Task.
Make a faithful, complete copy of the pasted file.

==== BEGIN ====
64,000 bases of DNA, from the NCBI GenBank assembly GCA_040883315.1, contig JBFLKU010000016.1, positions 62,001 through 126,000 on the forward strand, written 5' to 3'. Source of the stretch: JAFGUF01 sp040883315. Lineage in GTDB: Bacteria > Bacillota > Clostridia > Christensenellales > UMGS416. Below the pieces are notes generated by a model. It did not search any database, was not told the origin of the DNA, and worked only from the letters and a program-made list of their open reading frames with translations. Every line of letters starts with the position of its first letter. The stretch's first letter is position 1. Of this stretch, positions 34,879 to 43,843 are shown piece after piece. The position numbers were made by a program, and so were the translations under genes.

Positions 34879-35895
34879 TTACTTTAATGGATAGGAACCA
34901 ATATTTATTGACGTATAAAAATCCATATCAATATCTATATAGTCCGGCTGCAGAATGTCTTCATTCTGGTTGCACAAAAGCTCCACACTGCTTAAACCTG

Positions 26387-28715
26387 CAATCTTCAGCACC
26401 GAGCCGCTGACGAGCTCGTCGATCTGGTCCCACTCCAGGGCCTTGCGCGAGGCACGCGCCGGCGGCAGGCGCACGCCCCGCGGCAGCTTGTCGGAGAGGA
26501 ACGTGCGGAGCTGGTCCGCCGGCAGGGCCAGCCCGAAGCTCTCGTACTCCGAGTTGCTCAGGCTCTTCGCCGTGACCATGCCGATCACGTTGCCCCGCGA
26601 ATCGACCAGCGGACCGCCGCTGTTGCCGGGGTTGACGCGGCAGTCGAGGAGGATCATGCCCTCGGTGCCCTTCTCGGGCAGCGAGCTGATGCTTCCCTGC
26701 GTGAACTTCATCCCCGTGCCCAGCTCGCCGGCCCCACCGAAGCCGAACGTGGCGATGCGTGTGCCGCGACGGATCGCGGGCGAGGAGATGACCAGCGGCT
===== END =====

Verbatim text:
64,000 bases of DNA, from the NCBI GenBank assembly GCA_040883315.1, contig JBFLKU010000016.1, positions 62,001 through 126,000 on the forward strand, written 5' to 3'. Source of the stretch: JAFGUF01 sp040883315. Lineage in GTDB: Bacteria > Bacillota > Clostridia > Christensenellales > UMGS416. Below the pieces are notes generated by a model. It did not search any database, was not told the origin of the DNA, and worked only from the letters and a program-made list of their open reading frames with translations. Every line of letters starts with the position of its first letter. The stretch's first letter is position 1. Of this stretch, positions 34,879 to 43,843 are shown piece after piece. The position numbers were made by a program, and so were the translations under genes.

Positions 34879-35895
34879 TTACTTTAATGGATAGGAACCA
34901 ATATTTATTGACGTATAAAAATCCATATCAATATCTATATAGTCCGGCTGCAGAATGTCTTCATTCTGGTTGCACAAAAGCTCCACACTGCTTAAACCTG

Positions 26387-28715
26387 CAATCTTCAGCACC
26401 GAGCCGCTGACGAGCTCGTCGATCTGGTCCCACTCCAGGGCCTTGCGCGAGGCACGCGCCGGCGGCAGGCGCACGCCCCGCGGCAGCTTGTCGGAGAGGA
26501 ACGTGCGGAGCTGGTCCGCCGGCAGGGCCAGCCCGAAGCTCTCGTACTCCGAGTTGCTCAGGCTCTTCGCCGTGACCATGCCGATCACGTTGCCCCGCGA
26601 ATCGACCAGCGGACCGCCGCTGTTGCCGGGGTTGACGCGGCAGTCGAGGAGGATCATGCCCTCGGTGCCCTTCTCGGGCAGCGAGCTGATGCTTCCCTGC
26701 GTGAACTTCATCCCCGTGCCCAGCTCGCCGGCCCCACCGAAGCCGAACGTGGCGATGCGTGTGCCGCGACGGATCGCGGGCGAGGAGATGACCAGCGGCT